These two words say a great deal about Dover. It is a modern and growing city entering the 21st century on a foundation of achievement built over more than 300 years of American history.
And a rich history it is. Founded by William Penn in 1683, Dover has played a significant role in shaping America: In 1776 the legendary Delaware Blues mustered on The Green to march into history as among the most gallant troops of the American Revolution. In 1787, 30 delegates meeting at the Golden Fleece Tavern became the first Americans to ratify the Constitution, thus giving Delaware its honored title as the First State. The Underground Railroad came through Dover as heroic white and black Delawareans together risked grave danger to secretly deliver escaped slaves to freedom.
Incredibly — and very fortunately for visitors — much of that history occurred within a few minutes walking distance from this kiosk. The historical centerpiece is The Green, the public square laid out by William Penn. Here one can see the site of the Golden Fleece Tavern, The Old State House restored to its 1791 elegance, the John Bell House, homes and offices still in use in a beautiful sampling of American architecture from the colonial times through the early 20th Century. The Green is also where many historic gatherings occurred —
from the mustering of Col. Haslet's Blues, to the marching of Delaware's Doughboys off to war in 1918, to rallies for women's rights to vote, to recent visits by our American presidents.
Just east of The Green is a spacious collection of red brick buildings that comprise Delaware's capitol complex. The most stately of these is Legislative Hall, our capitol building, a 1933 structure that keeps architectural faith with The Old State House. Across from Legislative Hall is the Delaware Public Archives and the First State Heritage Park Welcome Center & Galleries. On The Green's eastern fringe is the Biggs Museum of American Art, one of the finest collections of American fine and decorative arts.
To the west of The Green located on New Street is the Johnson Victrola Museum. This site was originally known as Meeting House Square.
Two blocks north on State Street begins a new world as Old Dover gives way to Victorian Dover. Much of this can be seen in the detail on the facades of the commercial buildings lining Loockerman Street, the commercial center of Dover for over a century.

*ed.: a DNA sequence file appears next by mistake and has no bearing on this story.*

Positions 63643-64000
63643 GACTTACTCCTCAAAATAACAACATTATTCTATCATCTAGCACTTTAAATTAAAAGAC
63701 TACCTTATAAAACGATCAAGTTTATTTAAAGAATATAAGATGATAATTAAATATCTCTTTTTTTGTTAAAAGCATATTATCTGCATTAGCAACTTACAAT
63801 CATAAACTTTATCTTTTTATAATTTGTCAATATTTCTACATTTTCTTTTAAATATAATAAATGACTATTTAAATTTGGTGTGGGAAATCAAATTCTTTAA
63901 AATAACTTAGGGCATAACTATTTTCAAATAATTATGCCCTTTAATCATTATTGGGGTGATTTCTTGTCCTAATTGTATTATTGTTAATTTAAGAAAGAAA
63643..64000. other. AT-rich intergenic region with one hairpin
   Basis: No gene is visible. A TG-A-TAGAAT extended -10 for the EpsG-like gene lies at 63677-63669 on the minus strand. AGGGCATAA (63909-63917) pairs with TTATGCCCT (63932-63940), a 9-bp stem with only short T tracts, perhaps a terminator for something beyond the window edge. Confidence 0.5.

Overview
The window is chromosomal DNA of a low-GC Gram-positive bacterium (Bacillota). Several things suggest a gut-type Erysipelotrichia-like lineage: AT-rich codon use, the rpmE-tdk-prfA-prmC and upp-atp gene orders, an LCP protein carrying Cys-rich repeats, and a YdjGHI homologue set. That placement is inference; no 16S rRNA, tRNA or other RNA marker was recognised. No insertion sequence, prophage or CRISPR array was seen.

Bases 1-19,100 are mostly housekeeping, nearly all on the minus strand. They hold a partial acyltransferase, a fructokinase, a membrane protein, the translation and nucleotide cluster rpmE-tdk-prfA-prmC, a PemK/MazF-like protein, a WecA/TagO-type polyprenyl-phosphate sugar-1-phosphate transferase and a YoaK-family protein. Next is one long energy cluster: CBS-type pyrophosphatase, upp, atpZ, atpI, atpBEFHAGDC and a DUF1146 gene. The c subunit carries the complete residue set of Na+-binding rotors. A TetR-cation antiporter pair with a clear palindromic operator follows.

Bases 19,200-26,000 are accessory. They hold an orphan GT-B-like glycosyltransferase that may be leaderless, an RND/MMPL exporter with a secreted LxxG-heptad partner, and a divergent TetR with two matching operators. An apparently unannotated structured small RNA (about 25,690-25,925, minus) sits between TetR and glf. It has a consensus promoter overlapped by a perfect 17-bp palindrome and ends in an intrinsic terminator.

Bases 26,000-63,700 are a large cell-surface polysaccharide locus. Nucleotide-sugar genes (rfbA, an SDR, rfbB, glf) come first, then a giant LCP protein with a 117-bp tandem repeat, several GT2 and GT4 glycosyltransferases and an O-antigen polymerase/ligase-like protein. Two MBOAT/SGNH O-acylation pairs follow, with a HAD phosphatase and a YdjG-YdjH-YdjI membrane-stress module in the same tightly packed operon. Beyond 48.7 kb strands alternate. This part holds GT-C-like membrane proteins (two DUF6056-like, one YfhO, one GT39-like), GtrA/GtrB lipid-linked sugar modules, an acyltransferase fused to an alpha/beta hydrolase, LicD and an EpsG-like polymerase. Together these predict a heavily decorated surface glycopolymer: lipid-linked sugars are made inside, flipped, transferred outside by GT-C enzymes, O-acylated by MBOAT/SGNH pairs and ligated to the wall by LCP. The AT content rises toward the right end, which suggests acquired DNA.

Stroll up State Street and stop at Rose Cottage. This fully restored house was built in the mid-19th century as the beginning of what became an extensive Victorian residential area known as Bradford City. The cottage today is home to the office of the First State Heritage
To the east, Kings Highway angles from State Street. Here is the old Richardson & Robbins Cannery, a source of Dover's 19th century prosperity and now a state office building. Stroll a little further and reach Woodburn, the Governor's House, Hall House and more stately dwellings.
There are many beautiful and historic sites beyond downtown Dover. John Dickinson Plantation, home to John Dickinson, the Penman of the American Revolution, is now a restored, living history plantation.
The town of Camden has many homes dating to the 1700s and on the National Register of Historic Place. It was here and in nearby Star Hill that Quakers and free blacks conspired to save many fugitive slaves who had bravely made their way north on the Underground Railroad. Barrett's Chapel, the Birthplace of American Methodism, lies a few miles south of Dover.
Aircraft history is displayed at the Air Mobility Command Museum at Dover Air Force Base. Here, you'll visit the building where America's rocket program began and see historic airplanes, including the P-51 Mustang flown by the storied Tuskegee Airmen in World War II. Look around, and you'll surely see a C-5M Galaxy, the largest airplane in America.
These are just a few of the historic delights that greet visitors to the city where the United States began. So whether you're walking downtown,
visiting our eight varied museums or driving to nearby communities, enjoy your stay in Greater Dover where progress means preserving our heritage.